The Register-Herald, Beckley, West Virginia

Local News

October 18, 2011

Meningitis reported at Fayette school

SMITHERS — Two confirmed cases of viral meningitis have been reported at Valley High School, say school officials. Parents were informed of the situation by way of letters and a meeting last Thursday, which was attended by about 100 parents and students.

While school attendance dropped last week because of parental concerns over spreading the illness, Valley Principal C. Lee Loy says attendance is back to normal this week.

Last Friday, 100 students were out of school, says Loy. He also reports that the number decreased to 68 Monday, which is an average absentee rate for the school of 545 students.

Fayette Schools Superintendent Dwight Dials says that his office first began receiving calls about the situation early last week.

“We try to stay on top of these things,” he says. “The minute we get a call, we call the health department and our nurses. We want to be as responsible as any parent would be and make the appropriate decisions and follow all the proper protocols.”

"We rely on the medical professionals in Fayette County to guide us,” says Associate Superintendent Serena Starcher. She says the county’s medical director, Donald Newell, felt strongly that school should not be closed, especially since the cases were viral and not bacterial.

Dials says the situation at Valley seems stabilized, and that extra precautions have been taken to sanitize and disinfect the school.

“It’s pretty much run its course, or it is in the process of doing that,” says Dials.

Viral meningitis is often confused with the more serious bacterial meningitis. While the latter is a reportable disease under Centers for Disease Control regulations, says Starcher, viral meningitis is no longer reportable, meaning it poses less of a threat to public health.

The Centers for Disease Control reports that viral meningitis is “serious but rarely fatal in people with normal immune systems.” Symptoms usually persist for seven to 10 days. Because the symptoms of both bacterial and viral meningitis are the same, it is common to take precautionary measures and also give antibiotics to patients with viral meningitis.

Viral meningitis is most commonly contracted in the late summer and early fall months, especially in younger individuals. It is often caused by an enterovirus, a common agent of infection that presents as a “summer cold” type of illness. Less common causes include mosquito bites, measles and herpes simplex viruses.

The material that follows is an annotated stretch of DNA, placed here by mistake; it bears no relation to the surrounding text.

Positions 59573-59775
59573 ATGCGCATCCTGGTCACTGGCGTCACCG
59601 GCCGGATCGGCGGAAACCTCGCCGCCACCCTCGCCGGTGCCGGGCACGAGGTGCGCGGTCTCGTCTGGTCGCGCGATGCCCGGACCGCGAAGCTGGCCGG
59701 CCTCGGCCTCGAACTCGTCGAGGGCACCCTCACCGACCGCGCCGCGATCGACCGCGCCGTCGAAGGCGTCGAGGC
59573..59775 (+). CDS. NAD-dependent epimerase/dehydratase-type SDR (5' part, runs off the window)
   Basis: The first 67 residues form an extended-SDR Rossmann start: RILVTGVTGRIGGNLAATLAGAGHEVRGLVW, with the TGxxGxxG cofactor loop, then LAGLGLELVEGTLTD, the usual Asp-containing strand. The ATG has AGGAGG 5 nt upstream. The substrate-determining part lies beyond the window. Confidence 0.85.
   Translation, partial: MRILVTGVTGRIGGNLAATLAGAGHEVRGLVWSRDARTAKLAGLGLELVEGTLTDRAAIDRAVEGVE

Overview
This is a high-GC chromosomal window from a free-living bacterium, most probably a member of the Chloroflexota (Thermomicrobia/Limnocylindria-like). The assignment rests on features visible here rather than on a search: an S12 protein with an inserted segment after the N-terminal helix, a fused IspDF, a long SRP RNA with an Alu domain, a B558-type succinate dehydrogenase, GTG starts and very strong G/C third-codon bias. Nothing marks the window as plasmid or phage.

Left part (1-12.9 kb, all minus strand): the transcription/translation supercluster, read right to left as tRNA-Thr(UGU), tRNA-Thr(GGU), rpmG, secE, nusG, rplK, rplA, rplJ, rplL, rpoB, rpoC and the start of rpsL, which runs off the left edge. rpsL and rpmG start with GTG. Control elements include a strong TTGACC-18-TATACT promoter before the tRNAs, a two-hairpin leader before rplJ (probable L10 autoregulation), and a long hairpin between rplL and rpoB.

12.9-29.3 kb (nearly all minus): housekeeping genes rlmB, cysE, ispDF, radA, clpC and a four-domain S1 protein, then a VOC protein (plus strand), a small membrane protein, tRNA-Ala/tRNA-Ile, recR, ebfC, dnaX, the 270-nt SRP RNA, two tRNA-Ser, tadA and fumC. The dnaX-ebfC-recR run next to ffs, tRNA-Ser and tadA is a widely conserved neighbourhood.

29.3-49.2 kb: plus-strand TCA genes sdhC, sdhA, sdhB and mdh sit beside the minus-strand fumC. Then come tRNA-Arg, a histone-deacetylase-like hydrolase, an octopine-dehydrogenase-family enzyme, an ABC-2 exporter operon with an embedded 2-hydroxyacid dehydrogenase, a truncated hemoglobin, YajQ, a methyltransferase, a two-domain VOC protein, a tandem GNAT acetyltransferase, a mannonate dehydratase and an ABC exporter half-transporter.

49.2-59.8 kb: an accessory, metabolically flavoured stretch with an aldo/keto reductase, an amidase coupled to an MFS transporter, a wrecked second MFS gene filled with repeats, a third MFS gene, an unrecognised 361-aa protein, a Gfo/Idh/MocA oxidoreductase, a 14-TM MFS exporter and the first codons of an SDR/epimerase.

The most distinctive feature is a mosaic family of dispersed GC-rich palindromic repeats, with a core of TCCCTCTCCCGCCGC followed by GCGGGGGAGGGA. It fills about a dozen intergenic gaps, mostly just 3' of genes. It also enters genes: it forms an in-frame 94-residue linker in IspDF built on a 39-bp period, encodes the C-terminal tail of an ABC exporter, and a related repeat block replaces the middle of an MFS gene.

The virus causes inflammation of the membranes around the brain and spinal cord. It can only be diagnosed by testing a patient’s spinal fluid.

Both of the students who contracted the virus are on the middle school football team, officials said.

Loy says both students with viral meningitis are also being treated for bacterial meningitis with an antibiotic regimen. While there is no known treatment for viral meningitis, the symptoms are treated with aspirin and anti-nausea medicine.

Symptoms of viral meningitis are similar to those of the common cold. These include headache, stiff neck, sudden high temperature, loss of appetite, nausea, vomiting, sore throat and muscle ache. More severe cases will cause confusion, sensitivity to bright lights and seizures.

According to the CDC, being around someone with viral meningitis poses a risk of contracting the virus that initially made the person sick, such as the enterovirus, but there is not a strong chance of developing meningitis as a result of the infection.

Starcher reports that when Newell spoke with staff at Charleston Area Medical Center, they reported an increase number of viral meningitis cases this fall across the state.

The letter sent home to parents on Thursday included four pieces of advice for families in preventing contracting viral meningitis or any viral illness. These include making sure the child’s immunizations are current; making sure everyone in the family washes their hands regularly, especially after using the restroom or when preparing food; practicing “cough etiquette;” and consulting the family doctor if anyone in the family is ill.

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